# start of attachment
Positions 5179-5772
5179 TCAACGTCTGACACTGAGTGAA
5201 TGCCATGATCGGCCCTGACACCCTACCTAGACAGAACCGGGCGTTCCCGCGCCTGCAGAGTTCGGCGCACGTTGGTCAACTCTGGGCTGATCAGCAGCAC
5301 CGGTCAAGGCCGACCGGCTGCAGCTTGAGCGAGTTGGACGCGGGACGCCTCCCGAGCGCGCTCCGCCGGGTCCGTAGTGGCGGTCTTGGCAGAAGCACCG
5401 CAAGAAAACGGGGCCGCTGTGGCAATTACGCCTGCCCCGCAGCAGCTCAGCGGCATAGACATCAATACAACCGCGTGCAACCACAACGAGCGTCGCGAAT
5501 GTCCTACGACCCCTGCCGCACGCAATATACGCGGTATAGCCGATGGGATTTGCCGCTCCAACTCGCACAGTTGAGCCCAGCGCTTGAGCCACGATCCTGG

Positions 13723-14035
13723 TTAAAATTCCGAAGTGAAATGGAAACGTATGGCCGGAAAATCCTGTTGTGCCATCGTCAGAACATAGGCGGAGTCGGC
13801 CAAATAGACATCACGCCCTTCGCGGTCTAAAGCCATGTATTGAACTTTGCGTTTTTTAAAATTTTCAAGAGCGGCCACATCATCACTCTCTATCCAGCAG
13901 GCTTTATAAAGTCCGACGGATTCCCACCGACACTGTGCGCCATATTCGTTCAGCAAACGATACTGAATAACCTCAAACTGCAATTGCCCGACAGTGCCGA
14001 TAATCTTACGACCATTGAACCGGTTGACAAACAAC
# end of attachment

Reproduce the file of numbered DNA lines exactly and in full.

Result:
Positions 5179-5772
5179 TCAACGTCTGACACTGAGTGAA
5201 TGCCATGATCGGCCCTGACACCCTACCTAGACAGAACCGGGCGTTCCCGCGCCTGCAGAGTTCGGCGCACGTTGGTCAACTCTGGGCTGATCAGCAGCAC
5301 CGGTCAAGGCCGACCGGCTGCAGCTTGAGCGAGTTGGACGCGGGACGCCTCCCGAGCGCGCTCCGCCGGGTCCGTAGTGGCGGTCTTGGCAGAAGCACCG
5401 CAAGAAAACGGGGCCGCTGTGGCAATTACGCCTGCCCCGCAGCAGCTCAGCGGCATAGACATCAATACAACCGCGTGCAACCACAACGAGCGTCGCGAAT
5501 GTCCTACGACCCCTGCCGCACGCAATATACGCGGTATAGCCGATGGGATTTGCCGCTCCAACTCGCACAGTTGAGCCCAGCGCTTGAGCCACGATCCTGG

Positions 13723-14035
13723 TTAAAATTCCGAAGTGAAATGGAAACGTATGGCCGGAAAATCCTGTTGTGCCATCGTCAGAACATAGGCGGAGTCGGC
13801 CAAATAGACATCACGCCCTTCGCGGTCTAAAGCCATGTATTGAACTTTGCGTTTTTTAAAATTTTCAAGAGCGGCCACATCATCACTCTCTATCCAGCAG
13901 GCTTTATAAAGTCCGACGGATTCCCACCGACACTGTGCGCCATATTCGTTCAGCAAACGATACTGAATAACCTCAAACTGCAATTGCCCGACAGTGCCGA
14001 TAATCTTACGACCATTGAACCGGTTGACAAACAAC